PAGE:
I’ve just begun using Twitter. I’m really just kind of eavesdropping on other peoples conversations, or at least parts of conversations. According to my eavesdropping the hot topic regarding Detroit is cheap houses. With NPR, Anderson Cooper, The New York Times, CNN, and other news organizations reporting that houses are selling for as low as $1, artists are buying up neighborhoods, foreigners are snapping up real estate for investment, and Detroit’s rebirth is right around the corner, it seems everyone wants to buy a house in Detroit.
Some of the Tweets I saw on the topic of cheap houses in Detroit included:
“They just said on NPR that you can buy a slightly run down house in Detroit for 100 bucks.”
“foreign investors flocking to detroit for cheap houses. me want in!”
“We should all move to Detroit. $100 houses. We could live off our savings for years.”
“Are you buying a house in Detroit? Are the $8000 houses habitable, and in safe neighborhoods?”
“I think I am going to start investing in Detroit too, and so should you. Houses for $12K, thats crazy!”
A few of the articles really make it sound like a great opportunity to get in on a creative revolution in the Motor City, but if you read more than a few of the articles, and listen to some of the reports, you quickly learn what most Metro Detroiters already know; that it’s not so simple.
Listening to the NPR report you find out that even as some are moving in to a neighborhood, others are desperate to get out. Even the two artists, who are the story’s focus, admit their house has been broken into three times, and one of them has been threatened. Detroit’s poverty rate is about as high as it gets in the developed world, the unemployment rate is above 20%, and the crime rates are equally high. Furthermore getting a house up to code in Detroit is a test of anyone’s commitment, and insuring that house, and your car (which can’t get by without in Detroit)is ridiculously expensive.
And then of course there’s Detroit’s wonderful city services. Will your garbage get picked up? How long will it take to get power back after desperate thieves steal the transformer off the pole down the street? What happens if you’re robbed, shot, or otherwise injure…how long will it take to get police (when I was trapped by a pack of wild dogs, the police operator told me it would be a couple of hours), or EMS to arrive? Where do you go for groceries? Kids? …forget it.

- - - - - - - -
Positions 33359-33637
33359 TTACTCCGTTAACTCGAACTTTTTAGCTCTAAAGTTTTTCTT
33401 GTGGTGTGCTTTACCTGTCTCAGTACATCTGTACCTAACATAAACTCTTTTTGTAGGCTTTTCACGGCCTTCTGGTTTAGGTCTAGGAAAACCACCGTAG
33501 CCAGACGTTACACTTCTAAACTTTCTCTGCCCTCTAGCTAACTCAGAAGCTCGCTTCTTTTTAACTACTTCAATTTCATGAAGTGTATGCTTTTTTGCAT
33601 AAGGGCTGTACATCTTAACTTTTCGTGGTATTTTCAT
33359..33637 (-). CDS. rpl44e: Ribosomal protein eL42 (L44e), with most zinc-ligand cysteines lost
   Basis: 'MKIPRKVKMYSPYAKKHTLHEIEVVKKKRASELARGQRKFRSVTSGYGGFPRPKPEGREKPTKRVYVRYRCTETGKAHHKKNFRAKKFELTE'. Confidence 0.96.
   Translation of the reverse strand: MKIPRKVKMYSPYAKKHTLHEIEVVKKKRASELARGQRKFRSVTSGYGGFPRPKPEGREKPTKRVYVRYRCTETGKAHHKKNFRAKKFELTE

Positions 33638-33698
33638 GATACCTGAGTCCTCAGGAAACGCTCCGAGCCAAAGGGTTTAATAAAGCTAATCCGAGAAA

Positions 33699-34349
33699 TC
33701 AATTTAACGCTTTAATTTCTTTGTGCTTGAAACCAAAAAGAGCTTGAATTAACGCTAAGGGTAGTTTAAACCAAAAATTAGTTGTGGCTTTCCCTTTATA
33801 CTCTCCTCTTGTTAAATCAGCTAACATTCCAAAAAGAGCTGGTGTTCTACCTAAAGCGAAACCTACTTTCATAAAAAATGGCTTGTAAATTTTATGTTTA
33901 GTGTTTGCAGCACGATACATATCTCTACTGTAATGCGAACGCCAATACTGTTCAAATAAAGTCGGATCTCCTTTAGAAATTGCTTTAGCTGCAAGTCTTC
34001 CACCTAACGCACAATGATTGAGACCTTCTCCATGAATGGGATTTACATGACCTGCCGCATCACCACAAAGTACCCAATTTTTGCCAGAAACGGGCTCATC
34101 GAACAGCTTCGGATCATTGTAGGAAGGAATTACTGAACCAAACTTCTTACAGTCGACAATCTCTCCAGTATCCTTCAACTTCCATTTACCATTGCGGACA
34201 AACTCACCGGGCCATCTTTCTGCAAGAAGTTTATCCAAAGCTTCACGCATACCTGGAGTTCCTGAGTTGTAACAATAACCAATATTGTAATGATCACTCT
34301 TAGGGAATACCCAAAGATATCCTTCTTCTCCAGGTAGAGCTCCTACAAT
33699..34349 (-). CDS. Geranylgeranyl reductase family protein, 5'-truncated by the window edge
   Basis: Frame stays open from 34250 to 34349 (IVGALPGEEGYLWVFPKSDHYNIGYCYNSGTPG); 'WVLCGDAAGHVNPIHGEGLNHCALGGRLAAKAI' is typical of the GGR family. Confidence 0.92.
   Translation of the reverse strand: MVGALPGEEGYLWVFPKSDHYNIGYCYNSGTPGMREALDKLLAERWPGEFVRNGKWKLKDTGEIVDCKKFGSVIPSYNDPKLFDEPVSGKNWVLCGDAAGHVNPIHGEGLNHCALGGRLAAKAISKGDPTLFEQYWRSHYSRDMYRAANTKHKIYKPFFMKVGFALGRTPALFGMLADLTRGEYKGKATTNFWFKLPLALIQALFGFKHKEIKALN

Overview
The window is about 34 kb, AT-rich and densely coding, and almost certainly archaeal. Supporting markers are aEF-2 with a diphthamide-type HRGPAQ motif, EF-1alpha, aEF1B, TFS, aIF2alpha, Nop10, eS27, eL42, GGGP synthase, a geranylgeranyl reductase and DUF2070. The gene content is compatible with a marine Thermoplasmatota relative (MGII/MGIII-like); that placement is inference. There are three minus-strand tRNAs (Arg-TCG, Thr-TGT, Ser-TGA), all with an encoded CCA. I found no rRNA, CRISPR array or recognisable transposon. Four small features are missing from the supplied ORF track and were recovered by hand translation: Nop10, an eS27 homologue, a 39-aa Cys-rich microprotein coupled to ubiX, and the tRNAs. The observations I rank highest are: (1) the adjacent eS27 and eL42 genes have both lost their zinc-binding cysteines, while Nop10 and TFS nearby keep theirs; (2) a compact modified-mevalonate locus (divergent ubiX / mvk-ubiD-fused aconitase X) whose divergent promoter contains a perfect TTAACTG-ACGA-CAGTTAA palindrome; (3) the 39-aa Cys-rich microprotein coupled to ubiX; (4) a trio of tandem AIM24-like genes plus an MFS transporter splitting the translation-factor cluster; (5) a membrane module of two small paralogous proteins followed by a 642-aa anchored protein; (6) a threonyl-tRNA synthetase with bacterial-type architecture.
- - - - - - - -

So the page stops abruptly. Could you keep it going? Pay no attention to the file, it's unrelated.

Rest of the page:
I’d love to go down, and buy a cheap place, fix it up, and be a part of a renaissance, but unless a couple hundred of my friends decide to do the same thing, at the same time, I’m likely putting myself, and my family in a bad situation. Is it worth it to be an urban pioneer with all of the risks involved, simply to get dirt cheap housing? The thousands that leave Detroit each year would say no. Many have struggled for years, to make the situation workable, and most have failed. Not all of the areas in Detroit are not bad, but you won’t find $500 houses in those areas. The prices in the nicer areas aren’t that high compared to other urban areas in the U.S., but they’re much higher than the prices thrown around in the recent reports.
I hope this trend continues, and some creative oases arise from the urban rubble of Detroit. I feel there are some opportunities for some special people, and maybe someday, some areas will actually attract average people who don’t want to be burglarized on a regular basis, who don’t want to pay several thousand dollars per year for auto insurance, who don’t want to have to drive back out to the suburbs for groceries, and who actually want to feel somewhat safe in their homes.
Warning: From this point down, large amounts of sarcasm will be used.
Other topics being mentioned on Twitter include Metro Detroit mass transit, and another attempt at passing a smoking ban in bars and restaurants. Mass transit is still a ways away from reality in Metro Detroit, but at least our regional politicians are getting on board. Less than eight years ago, L. Brookes Patterson, stated on Michigan Public Radio, that “we can’t afford to invest a dime in an experiment like mass transit.” Apparently after eight long years of testing around the world, he’s concluded that mass transit is no longer experimental. Whew…glad that’s been determined. Fortunately our leaders are only about 40 years late on making a decision that the are needs a comprehensive transit system. Maybe if they get it running in another 15 years, we can really attract that younger, highly educated demographic we’re looking for.
And bar and restaurant owners, against most widely available studies on the subject, are dead set against joining the rest of the country in banning smoking indoors in public eating and drinking establishments. Obviously the ban has been detrimental to the local economies in New York, California, Italy, Chicago, and many other major cities, and countries around the world. In fact the ban is probably the cause of this world wide recession. Smokers have just stopped going to bars and restaurants. Good thing Michigan dodged that bullet.